Mushrooms - P. cubensis
Citation: steak307. "At the Museum of the Collective Unconscious: An Experience with Mushrooms - P. cubensis (exp109951)". Erowid.org. May 10, 2020. erowid.org/exp/109951
Dr. Hanscarl Leuner, the XXth century German pioneer of psychedelic therapies, distinguished between psycholytic (‘mind-dissolving’) and psychedelic (‘mind-manifesting’) experiences. Both mental states are produced by hallucinogenic substances, the key difference between them is the dose. Low and medium doses of hallucinogens produce psycholytic experiences, while the full-fledged psychedelic state occurs on high doses. Additionally, during psycholytic experiences the subject is engaged with the outside world, in contrast with the psychedelic state when attention is directed inwards.
Using Leuner’s distinction I have 5-8 psycholytic experiences under my belt - two LSD and a handful of shroom trips -, but no true psychedelic experience. For the most part my experiments with hallucinogens took place at trance festivals with friends, where the setting promoted fun experiences, not inner voyages. I have also done MDMA about a dozen times, but I do not consider that to be a psychedelic.
As my experience with hallucinogens grew, so did my curiosity about high doses and THE psychedelic state of mind. I am a cautious drug user and only recently I have started to feel the confidence to go for a high dose. The timing felt right, because life has been great recently, most importantly my wonderful daughter was born a few months ago. It was time to meet the Universe one-on-one.
I have a high respect for psychedelics, therefore I did a good amount of research how to go about my first heavy dose.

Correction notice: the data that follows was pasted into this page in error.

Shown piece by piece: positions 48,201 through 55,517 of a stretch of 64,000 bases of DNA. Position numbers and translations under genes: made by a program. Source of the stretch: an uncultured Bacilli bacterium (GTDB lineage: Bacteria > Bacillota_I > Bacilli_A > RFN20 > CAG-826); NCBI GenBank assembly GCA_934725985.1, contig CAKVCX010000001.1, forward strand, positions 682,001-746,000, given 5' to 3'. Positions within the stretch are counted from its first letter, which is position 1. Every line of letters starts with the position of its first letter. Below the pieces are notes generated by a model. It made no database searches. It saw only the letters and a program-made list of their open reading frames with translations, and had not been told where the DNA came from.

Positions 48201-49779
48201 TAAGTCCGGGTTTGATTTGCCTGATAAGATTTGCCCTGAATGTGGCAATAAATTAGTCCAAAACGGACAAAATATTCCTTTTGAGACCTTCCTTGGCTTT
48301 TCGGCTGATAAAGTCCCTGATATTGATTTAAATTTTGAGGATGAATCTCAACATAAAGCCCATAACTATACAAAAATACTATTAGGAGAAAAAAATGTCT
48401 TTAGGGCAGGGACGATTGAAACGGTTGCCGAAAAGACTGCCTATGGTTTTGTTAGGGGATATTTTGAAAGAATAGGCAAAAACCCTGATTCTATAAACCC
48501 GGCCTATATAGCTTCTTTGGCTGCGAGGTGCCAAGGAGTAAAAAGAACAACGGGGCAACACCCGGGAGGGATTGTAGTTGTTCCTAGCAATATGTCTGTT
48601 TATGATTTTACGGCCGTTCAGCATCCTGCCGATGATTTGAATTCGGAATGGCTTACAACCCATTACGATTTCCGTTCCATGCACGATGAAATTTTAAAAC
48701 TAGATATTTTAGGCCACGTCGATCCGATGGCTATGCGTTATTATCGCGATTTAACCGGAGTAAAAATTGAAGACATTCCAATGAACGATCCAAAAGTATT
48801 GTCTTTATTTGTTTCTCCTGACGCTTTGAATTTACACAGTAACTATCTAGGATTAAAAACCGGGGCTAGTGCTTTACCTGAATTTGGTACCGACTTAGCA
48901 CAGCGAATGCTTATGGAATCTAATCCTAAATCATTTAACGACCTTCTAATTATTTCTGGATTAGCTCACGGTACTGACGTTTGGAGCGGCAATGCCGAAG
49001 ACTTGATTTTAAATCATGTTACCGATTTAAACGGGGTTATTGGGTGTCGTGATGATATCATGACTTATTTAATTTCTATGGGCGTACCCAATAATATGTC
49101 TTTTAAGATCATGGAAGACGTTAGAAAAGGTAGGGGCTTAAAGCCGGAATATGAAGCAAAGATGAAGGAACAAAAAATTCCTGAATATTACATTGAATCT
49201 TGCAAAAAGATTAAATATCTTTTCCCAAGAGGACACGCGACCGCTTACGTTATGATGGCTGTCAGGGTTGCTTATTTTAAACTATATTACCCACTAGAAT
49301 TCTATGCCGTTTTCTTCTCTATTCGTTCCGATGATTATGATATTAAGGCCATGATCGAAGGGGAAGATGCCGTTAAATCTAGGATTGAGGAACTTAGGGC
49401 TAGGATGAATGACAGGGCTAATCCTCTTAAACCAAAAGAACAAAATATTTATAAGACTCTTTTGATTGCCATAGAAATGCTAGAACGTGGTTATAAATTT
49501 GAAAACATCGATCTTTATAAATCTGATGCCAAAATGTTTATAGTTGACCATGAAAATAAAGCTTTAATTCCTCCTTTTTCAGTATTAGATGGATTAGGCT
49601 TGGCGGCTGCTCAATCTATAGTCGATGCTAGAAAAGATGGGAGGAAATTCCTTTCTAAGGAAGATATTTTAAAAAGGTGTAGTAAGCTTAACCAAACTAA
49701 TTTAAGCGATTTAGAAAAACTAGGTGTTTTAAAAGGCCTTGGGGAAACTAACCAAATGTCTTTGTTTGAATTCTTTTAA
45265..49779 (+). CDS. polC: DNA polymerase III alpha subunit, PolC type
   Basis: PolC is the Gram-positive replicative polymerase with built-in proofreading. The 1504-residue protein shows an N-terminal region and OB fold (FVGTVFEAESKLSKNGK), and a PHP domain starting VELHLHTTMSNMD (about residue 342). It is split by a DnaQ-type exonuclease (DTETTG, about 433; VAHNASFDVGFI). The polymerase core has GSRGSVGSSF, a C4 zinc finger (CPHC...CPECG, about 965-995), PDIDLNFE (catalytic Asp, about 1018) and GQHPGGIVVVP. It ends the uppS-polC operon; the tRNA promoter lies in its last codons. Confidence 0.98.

I did a good amount of research how to go about my first heavy dose.
After some debate I decided to follow the psilocybin protocol developed at Johns Hopkins hospital to produce spiritual peak experiences. I am a neuroscientist and a skeptic, hence a scientific protocol has much more appeal to me than a spiritual or shamanistic ritual. In the Johns Hopkins protocol the subject takes 30mg of psilocybin, that is roughly equivalent to 5g of dried Psilocybe cubensis mushroom, and then listens to a musical program while lying on a couch with eyeshades. This setting catalyses an inner journey focused on the experience itself. As for the purpose of the trip, it was not to heal trauma, ‘find myself’ or anything like that. Rather the motivation was pure scientific curiosity and the desire to expose my inner skeptic to a mystical experience.
I have a good friend who is an experienced psy-helper and I asked him to be there as a sober guide. I did not expect anything to go wrong, but I knew his presence would give me an extra peace of mind. The setting was at friend’s house out in the countryside. With my guide we stayed there the night before to get acquainted with the house. Luckily there was a super nice tripping couch and cool fireplace in the middle of the living room, perfect setting! In the evening we had a good chat about life and went to bed early. The next morning I had a light breakfast and took the mushroom around 10:00 in the morning.